“We Knew That If We Succeeded, We Could At One Blow Destroy A City”

A final interview with the most controversial father of the atomic age, Edward Teller

On October 31, 1952, Halloween was just getting rolling in California when, half a world away on the South Pacific island of Elugelab, the firing circuits closed on Ivy-Mike, the first practical test of the prototype hydrogen bomb. Ghosts and goblins roamed the Berkeley streets as Dr. Edward Teller, the driving force behind the new weapon, sat quietly in a darkened basement, patiently scanning for subtle, indirect evidence that he had irrevocably altered the world yet again.

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Ground Zero

Twice a year hundreds of people make a pilgrimage to the spot where the nuclear age began

 

I am standing where the great blue sky of New Mexico meets the parched white sand of its desert, and where physics changed the course of world history. It is a bright, clear day. There are no clouds, no wind, no disturbance. The circle I’m in—maybe a hundred yards across—is fenced off by barbed wire. Had I been here on July 16, 1945, at 5:29:45 A.M. , I would have been instantly incinerated by ten-million-degree heat from fissioning plutonium atoms. Not today.

 
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Memory As History

Seeking the truth of an event in the memories of the people who lived it can be a maddening task—and an exhilarating one

The chords of memory may be mystic, as Abraham Lincoln described them, but how accurate and reliable they are as evidence is a dilemma every historian must face. From the time Herodotus walked through Asia Minor two thousand years ago, asking questions, tapping the recollections of hundreds of eyewitnesses, historians have depended on the retentive faculty of the human mind for information about the past, and they have learned that such reliance has its minuses as well as pluses. Read more »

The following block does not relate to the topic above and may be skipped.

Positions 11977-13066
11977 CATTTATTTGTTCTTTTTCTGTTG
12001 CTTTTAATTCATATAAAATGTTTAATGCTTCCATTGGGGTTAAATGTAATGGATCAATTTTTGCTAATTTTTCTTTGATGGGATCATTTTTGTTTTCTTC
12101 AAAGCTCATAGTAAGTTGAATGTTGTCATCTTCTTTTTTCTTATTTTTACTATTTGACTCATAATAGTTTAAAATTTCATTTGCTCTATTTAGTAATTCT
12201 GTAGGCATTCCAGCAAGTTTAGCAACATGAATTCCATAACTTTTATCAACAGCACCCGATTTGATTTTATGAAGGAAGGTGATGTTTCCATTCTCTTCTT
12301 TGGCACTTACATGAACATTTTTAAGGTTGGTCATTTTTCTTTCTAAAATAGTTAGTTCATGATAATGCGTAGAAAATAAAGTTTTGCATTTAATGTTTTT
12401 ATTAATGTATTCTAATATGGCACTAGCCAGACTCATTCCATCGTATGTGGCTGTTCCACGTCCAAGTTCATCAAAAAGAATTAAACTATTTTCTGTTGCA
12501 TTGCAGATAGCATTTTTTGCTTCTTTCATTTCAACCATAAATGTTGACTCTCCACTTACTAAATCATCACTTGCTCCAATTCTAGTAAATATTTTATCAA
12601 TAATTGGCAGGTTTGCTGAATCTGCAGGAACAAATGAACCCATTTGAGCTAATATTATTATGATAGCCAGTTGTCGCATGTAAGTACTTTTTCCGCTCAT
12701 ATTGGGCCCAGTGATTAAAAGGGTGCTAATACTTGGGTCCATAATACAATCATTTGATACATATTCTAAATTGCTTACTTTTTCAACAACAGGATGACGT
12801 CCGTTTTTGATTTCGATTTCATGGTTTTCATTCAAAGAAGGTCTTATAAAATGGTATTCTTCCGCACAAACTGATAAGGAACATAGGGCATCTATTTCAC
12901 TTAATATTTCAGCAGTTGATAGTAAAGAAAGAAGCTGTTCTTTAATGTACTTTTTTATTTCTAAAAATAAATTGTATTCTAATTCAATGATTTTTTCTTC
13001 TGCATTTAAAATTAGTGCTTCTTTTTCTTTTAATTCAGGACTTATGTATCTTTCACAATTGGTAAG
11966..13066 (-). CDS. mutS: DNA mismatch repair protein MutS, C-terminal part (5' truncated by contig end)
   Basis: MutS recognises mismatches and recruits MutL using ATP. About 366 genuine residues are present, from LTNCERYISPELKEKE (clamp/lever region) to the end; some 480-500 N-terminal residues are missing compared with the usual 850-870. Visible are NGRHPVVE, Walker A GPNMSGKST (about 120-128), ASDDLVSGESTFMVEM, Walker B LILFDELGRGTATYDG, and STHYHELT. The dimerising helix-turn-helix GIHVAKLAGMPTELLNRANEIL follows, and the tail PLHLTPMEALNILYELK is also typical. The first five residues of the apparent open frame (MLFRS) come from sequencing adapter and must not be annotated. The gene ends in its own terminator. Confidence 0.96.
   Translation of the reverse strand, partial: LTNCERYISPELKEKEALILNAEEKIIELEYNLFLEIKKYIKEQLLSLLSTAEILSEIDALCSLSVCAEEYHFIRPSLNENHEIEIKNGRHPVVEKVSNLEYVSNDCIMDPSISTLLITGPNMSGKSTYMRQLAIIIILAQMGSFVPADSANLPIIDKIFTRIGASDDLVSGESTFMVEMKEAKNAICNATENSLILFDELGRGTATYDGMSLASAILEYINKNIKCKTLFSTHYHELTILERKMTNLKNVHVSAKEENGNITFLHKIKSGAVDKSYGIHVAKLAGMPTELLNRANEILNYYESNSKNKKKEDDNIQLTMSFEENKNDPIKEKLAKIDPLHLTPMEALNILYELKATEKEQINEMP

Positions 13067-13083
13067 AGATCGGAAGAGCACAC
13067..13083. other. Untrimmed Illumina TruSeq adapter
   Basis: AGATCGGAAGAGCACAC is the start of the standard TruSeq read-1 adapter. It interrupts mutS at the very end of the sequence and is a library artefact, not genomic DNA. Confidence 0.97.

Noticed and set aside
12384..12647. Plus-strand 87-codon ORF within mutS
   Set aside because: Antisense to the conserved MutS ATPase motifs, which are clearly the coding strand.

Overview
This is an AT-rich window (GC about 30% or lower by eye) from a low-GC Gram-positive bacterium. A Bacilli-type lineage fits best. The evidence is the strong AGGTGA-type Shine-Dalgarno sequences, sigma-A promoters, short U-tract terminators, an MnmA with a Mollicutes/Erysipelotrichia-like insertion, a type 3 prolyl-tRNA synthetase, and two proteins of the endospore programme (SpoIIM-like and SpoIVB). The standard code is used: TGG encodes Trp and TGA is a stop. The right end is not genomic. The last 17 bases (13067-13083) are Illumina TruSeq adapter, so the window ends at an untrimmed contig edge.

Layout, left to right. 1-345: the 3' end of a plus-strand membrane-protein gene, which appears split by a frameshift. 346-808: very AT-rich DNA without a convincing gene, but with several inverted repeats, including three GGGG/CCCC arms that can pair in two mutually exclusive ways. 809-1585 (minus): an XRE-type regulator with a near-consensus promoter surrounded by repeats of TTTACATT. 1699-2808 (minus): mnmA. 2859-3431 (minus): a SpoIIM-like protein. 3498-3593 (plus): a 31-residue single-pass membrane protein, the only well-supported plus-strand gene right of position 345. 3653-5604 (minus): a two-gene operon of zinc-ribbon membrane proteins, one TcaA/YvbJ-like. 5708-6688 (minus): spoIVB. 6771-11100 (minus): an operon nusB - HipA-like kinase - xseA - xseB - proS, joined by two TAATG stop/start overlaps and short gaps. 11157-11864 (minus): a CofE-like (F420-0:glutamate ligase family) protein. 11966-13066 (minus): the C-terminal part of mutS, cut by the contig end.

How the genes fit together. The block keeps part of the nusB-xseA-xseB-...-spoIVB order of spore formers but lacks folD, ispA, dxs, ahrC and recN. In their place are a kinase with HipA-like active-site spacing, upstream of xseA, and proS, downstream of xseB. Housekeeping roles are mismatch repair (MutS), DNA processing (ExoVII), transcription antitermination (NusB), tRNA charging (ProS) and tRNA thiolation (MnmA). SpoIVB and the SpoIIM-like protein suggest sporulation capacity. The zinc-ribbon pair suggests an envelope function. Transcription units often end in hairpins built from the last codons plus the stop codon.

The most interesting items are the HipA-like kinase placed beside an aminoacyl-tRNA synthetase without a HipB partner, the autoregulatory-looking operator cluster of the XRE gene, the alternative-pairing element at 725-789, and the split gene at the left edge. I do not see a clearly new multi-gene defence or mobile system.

History And The Imagination

As three recent films show—one on the atomic bomb, one on women defense workers during the Second World War, one on the government arts projects of the thirties —this history of our times offers film makers arresting opportunities. Footage shot on the spot supplies a measure of raw actuality, and survivors are still available for interview. The real problem is to give abundant but diffuse materials a shape and structure. This is not, however, a problem that automatically solves itself. Read more »

“i Am Become Death…”

The Agony of J. Robert Oppenheimer

In the life of J. Robert Oppenheimer-the American physicist and scientiststatesman who directed the building of the first atomic bombs at Los Alamos, New Mexico, during World War II, whose government, discerning “fundamental defects” in his character, denied him security clearance in 1954, who died of throat cancer in 1967—some have professed to see embodied the moral ambiguities of twentieth-century science, science charging breakneck over human institutions, scientists waking compromised from Faustian dreams.Read more »